Collecting had its share of detractors in its own time. There were those who believed that its focus on amassing finery conflicted with Protestant values. Others mocked the arrogance of collectors who thought they could recreate the Garden of Eden in their homes. To some members of the nobility, collecting represented yet another tasteless attempt by the newly wealthy to rise in the ranks of society. Periwigged gentlemen complained in coffee houses, calling Sloane a “Master of Scraps” and deriding his collection as a “knickknackatory.” There was also dissention within the collecting community itself and the coterie of naturalists, apothecaries, artists and charlatans that operated within it. Collectors argued over the identification of objects, competed to acquire rare finds, and vied for opportunities to ensure the preservation of their collections after their deaths.
Women were not absent from the collection community, though their participation in it was rarely easy. Among them were Elizabeth Blackwell, a merchant’s daughter who turned to botanical illustration in an effort to free her husband from debtor’s prison; Maria Sibylla Marian, a widely traveled and respected authority on insects; and Eleanor Glanville, a butterfly enthusiast whose estranged family cited her interest in lepidoptery as clear evidence of madness. Even women who did not collect could suddenly find themselves drawn into the circle when the death of a husband gave his widow control over his collection. For some women, this could inspire an obsession of their own. For others, it could mean a lucrative sale or, for the less lucky, disputed contracts, acrimony, and lawsuits.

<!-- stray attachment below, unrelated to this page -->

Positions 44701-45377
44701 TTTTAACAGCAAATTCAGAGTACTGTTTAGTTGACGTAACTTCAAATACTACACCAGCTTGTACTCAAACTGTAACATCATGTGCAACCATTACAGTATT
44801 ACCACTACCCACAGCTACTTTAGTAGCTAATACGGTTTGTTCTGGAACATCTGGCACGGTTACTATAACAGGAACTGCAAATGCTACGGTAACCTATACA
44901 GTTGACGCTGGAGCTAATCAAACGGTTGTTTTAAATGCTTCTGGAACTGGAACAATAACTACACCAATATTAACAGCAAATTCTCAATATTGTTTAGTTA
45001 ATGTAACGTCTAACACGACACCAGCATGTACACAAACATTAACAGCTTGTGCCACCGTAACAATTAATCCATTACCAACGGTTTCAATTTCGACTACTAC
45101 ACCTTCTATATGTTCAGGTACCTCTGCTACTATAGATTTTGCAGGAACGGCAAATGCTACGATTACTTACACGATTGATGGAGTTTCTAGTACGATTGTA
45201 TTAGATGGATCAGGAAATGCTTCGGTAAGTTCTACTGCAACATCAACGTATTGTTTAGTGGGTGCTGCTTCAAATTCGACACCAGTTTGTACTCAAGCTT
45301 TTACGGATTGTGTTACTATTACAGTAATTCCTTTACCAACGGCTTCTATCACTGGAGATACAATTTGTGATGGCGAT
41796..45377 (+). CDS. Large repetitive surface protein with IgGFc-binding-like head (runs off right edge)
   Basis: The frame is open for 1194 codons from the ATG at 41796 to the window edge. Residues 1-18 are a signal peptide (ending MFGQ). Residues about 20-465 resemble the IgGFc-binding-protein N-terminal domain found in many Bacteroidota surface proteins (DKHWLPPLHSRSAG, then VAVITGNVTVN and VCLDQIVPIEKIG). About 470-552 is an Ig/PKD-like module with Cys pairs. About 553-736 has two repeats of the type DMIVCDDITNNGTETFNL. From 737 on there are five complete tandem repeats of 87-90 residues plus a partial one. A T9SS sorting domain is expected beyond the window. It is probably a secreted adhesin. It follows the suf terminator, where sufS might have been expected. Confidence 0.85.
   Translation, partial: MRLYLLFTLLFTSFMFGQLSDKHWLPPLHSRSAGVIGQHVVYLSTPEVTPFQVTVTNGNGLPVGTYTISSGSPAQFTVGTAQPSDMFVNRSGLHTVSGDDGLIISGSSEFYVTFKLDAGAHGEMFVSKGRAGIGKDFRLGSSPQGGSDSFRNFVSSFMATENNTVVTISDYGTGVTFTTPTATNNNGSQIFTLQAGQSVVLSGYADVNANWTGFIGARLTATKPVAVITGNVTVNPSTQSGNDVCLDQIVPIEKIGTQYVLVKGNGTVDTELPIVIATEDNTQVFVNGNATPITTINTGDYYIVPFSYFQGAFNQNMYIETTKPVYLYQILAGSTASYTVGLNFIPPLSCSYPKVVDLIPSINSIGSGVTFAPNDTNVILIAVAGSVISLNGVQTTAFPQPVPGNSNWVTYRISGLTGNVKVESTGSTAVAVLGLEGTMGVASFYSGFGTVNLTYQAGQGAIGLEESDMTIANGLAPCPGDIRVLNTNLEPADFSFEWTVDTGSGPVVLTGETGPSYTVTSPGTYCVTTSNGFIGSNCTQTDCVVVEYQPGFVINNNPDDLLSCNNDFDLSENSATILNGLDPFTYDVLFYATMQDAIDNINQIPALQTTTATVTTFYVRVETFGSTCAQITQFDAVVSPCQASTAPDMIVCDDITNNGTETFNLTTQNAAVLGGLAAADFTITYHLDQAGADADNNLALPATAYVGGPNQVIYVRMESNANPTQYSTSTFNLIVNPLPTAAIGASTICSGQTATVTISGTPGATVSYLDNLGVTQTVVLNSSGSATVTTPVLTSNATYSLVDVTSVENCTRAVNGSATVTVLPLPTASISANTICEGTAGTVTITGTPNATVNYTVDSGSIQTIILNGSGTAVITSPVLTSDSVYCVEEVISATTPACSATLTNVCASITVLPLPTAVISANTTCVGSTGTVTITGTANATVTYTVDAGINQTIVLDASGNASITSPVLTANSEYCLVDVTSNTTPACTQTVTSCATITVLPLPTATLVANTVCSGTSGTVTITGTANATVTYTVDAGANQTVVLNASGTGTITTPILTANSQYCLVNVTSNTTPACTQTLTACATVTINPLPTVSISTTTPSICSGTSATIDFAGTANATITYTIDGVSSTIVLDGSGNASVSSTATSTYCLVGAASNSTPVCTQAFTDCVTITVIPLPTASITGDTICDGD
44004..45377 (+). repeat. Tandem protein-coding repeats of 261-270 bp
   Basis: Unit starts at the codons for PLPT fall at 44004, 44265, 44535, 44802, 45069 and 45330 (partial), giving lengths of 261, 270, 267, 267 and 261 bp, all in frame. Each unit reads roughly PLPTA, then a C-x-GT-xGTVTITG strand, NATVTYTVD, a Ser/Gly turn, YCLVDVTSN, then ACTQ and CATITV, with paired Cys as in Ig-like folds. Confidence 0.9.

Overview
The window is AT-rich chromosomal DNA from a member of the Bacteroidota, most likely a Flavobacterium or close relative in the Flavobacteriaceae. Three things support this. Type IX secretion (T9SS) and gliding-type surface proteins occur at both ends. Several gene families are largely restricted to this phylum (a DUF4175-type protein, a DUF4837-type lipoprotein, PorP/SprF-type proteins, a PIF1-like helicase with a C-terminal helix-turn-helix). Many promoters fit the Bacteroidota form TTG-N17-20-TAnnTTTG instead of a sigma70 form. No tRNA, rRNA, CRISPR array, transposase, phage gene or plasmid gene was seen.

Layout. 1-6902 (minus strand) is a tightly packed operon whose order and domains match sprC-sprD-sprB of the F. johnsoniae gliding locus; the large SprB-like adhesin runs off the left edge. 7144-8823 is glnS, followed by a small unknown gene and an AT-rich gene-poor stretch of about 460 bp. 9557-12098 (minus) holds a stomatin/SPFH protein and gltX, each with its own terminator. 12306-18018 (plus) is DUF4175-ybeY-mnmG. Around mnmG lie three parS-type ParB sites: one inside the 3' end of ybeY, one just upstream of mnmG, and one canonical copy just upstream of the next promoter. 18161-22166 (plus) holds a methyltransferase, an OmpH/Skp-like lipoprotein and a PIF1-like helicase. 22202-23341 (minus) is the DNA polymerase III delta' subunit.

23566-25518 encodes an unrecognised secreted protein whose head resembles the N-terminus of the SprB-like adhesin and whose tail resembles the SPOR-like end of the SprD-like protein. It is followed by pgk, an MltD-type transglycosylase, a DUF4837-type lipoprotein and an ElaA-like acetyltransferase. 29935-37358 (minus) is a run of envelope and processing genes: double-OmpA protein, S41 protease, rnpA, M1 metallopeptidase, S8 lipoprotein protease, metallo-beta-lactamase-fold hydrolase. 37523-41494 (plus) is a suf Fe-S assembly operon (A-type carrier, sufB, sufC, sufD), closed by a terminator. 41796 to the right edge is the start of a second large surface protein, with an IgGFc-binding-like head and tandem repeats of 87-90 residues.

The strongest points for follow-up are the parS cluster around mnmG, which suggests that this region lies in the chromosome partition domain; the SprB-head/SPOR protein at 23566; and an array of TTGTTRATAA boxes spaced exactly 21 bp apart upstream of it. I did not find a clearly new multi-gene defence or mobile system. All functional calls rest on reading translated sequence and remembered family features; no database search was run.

In researching early 18th-century collections for the purpose of writing historical fiction, I found myself building my own collection of photos, screenshots, typed notes, and copied quotations, all carefully curated and tagged in my research software of choice. While these details gleaned from books, websites, and museum visits helped me evoke another era, the process of collecting them helped me relate to my characters and identify their relevance to a contemporary reader. Among the collectors, I found a story about the longing to assert control over chaos, the belief that legacy can defy death, and the presence within every collection of a mind that, in imposing artificial order on the world, reveals something of itself.
Elsa Hart is the author of several acclaimed mystery novels set in eighteenth-century China, including City of Ink, one of Publishers Weekly’s Best Books of 2018. She was born in Rome, but her earliest memories are of Moscow, where her family lived until 1991. Since then she has lived in the Czech Republic, the U.S.A., and China. She earned a B.A. from Swarthmore College and a J.D. from Washington University in St. Louis School of Law.
Tags: british history, elsa hart, London, The Cabinets of Barnaby Mayne